Most of us have an area of our body that just seems to attract excess fat every time we gain a few pounds. And sadly, it never seems to be our boobs, where we'd probably quite like it to go.
But the New York Post recently looked into which areas of the body are the most dangerous places to carry fat, and found that one in particular can prove problematic for our general health. Speaking to Susan K. Fried, a professor at the Icahn School of Medicine at Mount Sinai who specialises in bodily fat storage, the NYP discovered that fat carried on around your stomach area is actually the most concerning.
Fried explains that excess weight around the midsection of your body is usually what's called visceral fat, which gathers around the body's organs. This differs to subcutaneous fat—the less worrying kind—which lies just under the skin.
The fact that fat on the belly tends to be visceral, says another expert the NYP spoke to—Dr. Kristen Gill Hairston, medical director of the Diabetes and Endocrinology Center at Wake Forest Baptist Medical Center—means it can "increase inflammation in the body, leading to Type 2 diabetes, high blood pressure and high cholesterol."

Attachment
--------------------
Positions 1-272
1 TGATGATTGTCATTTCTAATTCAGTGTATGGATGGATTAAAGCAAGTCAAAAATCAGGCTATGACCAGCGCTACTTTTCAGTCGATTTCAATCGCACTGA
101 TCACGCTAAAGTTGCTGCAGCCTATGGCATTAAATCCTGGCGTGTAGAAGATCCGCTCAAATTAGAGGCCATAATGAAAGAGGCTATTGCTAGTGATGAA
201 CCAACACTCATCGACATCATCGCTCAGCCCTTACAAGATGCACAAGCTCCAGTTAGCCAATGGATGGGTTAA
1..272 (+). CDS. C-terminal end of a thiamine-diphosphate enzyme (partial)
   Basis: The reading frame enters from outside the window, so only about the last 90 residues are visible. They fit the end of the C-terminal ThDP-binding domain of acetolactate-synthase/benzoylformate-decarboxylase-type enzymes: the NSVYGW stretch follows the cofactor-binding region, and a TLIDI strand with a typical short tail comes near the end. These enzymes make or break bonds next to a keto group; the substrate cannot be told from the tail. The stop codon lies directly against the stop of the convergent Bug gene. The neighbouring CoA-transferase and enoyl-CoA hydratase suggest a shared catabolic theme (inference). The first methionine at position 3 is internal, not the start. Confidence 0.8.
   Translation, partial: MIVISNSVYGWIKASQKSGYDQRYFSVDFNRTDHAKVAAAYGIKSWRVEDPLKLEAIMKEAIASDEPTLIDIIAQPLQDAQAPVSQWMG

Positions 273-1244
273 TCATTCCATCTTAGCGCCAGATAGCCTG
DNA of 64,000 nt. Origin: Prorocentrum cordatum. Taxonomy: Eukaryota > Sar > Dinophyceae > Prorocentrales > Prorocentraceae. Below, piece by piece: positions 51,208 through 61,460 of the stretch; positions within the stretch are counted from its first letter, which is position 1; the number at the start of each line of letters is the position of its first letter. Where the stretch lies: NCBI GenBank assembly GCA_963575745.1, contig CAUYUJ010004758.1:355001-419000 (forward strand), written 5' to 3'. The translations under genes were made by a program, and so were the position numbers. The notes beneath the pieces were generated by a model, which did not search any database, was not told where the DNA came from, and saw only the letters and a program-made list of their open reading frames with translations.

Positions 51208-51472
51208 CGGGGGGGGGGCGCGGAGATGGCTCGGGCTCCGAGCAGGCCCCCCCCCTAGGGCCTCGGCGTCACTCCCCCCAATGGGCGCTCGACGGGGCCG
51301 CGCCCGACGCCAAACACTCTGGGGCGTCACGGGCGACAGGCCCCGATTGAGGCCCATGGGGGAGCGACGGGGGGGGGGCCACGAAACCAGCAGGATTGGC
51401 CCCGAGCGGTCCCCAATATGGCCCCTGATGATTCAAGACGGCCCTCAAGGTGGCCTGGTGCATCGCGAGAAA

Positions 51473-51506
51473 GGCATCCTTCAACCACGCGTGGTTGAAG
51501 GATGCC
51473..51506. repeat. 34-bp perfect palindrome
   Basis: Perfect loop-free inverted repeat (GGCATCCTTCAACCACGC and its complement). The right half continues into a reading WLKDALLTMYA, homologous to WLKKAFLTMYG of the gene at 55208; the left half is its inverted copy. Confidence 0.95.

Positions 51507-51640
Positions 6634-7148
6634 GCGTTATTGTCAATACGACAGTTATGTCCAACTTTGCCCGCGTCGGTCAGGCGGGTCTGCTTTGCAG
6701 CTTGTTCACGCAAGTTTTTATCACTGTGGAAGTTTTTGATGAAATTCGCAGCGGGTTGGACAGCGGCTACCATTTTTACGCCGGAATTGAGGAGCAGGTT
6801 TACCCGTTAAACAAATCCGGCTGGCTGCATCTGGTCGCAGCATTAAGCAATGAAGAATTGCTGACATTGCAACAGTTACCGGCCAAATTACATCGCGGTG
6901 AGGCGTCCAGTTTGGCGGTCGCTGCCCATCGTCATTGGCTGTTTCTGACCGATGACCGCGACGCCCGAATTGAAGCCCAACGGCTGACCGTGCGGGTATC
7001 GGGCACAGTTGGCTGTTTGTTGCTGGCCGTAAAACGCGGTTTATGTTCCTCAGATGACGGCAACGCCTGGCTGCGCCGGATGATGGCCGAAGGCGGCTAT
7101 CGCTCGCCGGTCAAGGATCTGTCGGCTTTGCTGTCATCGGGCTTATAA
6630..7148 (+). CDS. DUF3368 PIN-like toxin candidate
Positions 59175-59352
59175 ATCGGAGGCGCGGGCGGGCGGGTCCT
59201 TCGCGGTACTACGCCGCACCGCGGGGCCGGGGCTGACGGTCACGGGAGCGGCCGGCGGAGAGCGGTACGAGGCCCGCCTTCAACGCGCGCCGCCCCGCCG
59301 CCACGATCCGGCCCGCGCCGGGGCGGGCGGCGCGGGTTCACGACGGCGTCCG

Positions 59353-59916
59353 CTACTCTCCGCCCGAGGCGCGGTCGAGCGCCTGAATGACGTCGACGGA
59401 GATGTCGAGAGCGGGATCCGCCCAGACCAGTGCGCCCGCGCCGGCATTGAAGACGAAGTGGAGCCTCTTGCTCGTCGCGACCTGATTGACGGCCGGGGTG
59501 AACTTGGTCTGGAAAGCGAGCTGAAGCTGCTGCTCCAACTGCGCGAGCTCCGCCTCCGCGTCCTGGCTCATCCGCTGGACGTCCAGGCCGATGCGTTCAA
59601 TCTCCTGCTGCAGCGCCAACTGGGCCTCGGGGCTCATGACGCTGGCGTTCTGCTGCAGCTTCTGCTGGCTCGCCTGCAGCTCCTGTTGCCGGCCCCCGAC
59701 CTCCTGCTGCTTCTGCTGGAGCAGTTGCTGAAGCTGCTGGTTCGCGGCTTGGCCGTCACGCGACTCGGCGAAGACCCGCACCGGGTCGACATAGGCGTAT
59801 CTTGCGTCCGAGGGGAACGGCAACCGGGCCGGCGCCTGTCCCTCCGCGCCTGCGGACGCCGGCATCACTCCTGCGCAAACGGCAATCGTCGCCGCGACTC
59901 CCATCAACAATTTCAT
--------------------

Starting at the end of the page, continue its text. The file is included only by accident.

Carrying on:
Not all fat around the abdomen is visceral, however. And Fried explains you can work out whether it's visceral or subcutaneous quite easily, simply by lying down. "If you lie on your back, and your fat doesn't stick up, it's probably just under the skin," she explains. "If it sort of sticks up and looks like you're pregnant, then it's likely visceral."
Fried also has some good news about fat: the stuff located around the thighs and bum is much less worrying. In fact, it can often be a good thing. "If you carry fat in your butt or in your thighs, that is actually associated with better health, lower risk of cardiac disease or diabetes," she says.
"Women should be happy about fat on their thighs, it keeps them healthy!" she adds.
Take that, thigh gap.
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This article originally appeared on Cosmopolitan.co.uk. Minor edits have been made by the Cosmo.ph editors.